Whether the street works seem utopian or anarchic, aggressive or sympathetic, stunningly well-executed or juvenile, original or derivative, most street artists seriously working in the genre begin with a deep identification and empathy with the city: they are compelled to state something in and with the city, whether as forms of protest, critique, irony, humor, beauty, subversion, clever prank or all of the above. – The Work on the Street: Street Art and Visual Culture, by Martin Irvine, Georgetown University

 Artists normally place their work in their own neighborhoods. They aim to leave their mark, adding to the culture and history of places they know intimately. Many artists these days travel and work in different cities, but even Banksy still creates work in his home town of Bristol, which is where Mobile Lovers was taken from.

Trying to take this art from where it’s placed in order to possess it for oneself is missing the point, the context of the work.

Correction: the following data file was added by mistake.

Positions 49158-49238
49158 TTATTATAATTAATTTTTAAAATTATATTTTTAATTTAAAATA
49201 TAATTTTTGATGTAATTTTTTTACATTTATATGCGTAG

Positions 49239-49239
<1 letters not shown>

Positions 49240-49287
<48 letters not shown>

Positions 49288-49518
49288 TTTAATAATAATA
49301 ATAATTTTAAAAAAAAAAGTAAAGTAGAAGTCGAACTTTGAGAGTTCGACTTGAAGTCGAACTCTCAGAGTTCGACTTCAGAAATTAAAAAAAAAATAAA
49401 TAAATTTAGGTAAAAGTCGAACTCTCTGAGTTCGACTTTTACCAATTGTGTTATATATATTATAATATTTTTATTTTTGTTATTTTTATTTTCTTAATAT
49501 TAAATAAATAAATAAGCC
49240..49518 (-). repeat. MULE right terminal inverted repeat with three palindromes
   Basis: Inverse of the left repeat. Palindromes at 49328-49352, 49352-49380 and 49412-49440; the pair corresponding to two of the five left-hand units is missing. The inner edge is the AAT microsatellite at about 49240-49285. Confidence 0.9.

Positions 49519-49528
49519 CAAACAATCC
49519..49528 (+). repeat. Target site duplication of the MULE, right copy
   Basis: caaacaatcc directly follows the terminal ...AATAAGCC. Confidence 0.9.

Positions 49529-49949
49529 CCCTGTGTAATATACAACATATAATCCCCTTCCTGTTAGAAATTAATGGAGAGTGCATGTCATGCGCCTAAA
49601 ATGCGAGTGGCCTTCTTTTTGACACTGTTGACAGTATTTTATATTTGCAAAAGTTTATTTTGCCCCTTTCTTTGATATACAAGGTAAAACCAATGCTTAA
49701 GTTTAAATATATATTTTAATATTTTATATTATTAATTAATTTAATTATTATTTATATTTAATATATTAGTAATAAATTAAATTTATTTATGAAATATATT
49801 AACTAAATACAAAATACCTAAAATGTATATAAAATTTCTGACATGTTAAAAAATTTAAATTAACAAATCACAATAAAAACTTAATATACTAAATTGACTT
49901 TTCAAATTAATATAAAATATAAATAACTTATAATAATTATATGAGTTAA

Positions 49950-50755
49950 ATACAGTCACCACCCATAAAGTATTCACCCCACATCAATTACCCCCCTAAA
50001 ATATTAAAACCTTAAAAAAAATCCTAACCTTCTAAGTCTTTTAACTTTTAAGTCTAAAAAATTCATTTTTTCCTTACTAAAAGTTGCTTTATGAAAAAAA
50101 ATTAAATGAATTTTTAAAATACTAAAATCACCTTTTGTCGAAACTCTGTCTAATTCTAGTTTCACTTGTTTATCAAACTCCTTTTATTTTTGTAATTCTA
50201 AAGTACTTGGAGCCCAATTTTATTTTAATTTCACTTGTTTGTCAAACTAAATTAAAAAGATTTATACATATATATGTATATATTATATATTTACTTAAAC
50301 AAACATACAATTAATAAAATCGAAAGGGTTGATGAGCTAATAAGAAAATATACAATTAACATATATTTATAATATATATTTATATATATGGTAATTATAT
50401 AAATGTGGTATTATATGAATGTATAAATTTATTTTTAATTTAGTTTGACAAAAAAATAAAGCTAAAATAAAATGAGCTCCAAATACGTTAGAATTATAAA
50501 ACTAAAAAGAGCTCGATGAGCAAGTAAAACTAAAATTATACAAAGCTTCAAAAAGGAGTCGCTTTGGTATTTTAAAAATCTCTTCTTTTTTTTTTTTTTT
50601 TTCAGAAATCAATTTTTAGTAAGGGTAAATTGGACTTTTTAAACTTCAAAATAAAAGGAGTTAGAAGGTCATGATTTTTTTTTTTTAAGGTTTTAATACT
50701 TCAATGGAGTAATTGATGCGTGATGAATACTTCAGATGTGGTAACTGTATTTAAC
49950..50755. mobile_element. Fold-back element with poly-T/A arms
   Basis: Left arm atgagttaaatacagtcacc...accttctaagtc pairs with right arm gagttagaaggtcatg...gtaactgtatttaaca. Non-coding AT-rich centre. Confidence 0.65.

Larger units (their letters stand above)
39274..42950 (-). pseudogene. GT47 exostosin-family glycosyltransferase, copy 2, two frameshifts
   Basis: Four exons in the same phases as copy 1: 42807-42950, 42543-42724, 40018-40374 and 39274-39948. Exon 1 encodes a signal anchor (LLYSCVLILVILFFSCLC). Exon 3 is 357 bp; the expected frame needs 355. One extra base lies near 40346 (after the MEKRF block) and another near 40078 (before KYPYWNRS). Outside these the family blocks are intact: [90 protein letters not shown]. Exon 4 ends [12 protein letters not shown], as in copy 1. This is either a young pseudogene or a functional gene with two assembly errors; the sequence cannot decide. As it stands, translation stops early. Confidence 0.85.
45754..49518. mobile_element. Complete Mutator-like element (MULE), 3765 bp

Take a moment to look at Mobile Lovers above. It’s a statement about how the connectivity of the modern world affects relationships, how we are often so caught up with what we might be missing online that we ignore the people we are with. It’s saying, in its starkly beautiful way, that some of us are only half alive. This is a bold statement, and one that’s meant to be seen by many, to strike a chord and make people think, maybe even to change their lives. That can’t happen if it’s removed for someone to view privately.

Without the street, there is no street art.

Street art exists only when it’s displayed publicly, outside the confines of institutionalized galleries. It’s relevant only when the audience is anyone and everyone, not when hanging in one person’s private collection. It’s the sad irony of these actions that taking work from the street in order to possess it destroys what made the work so special in the first place.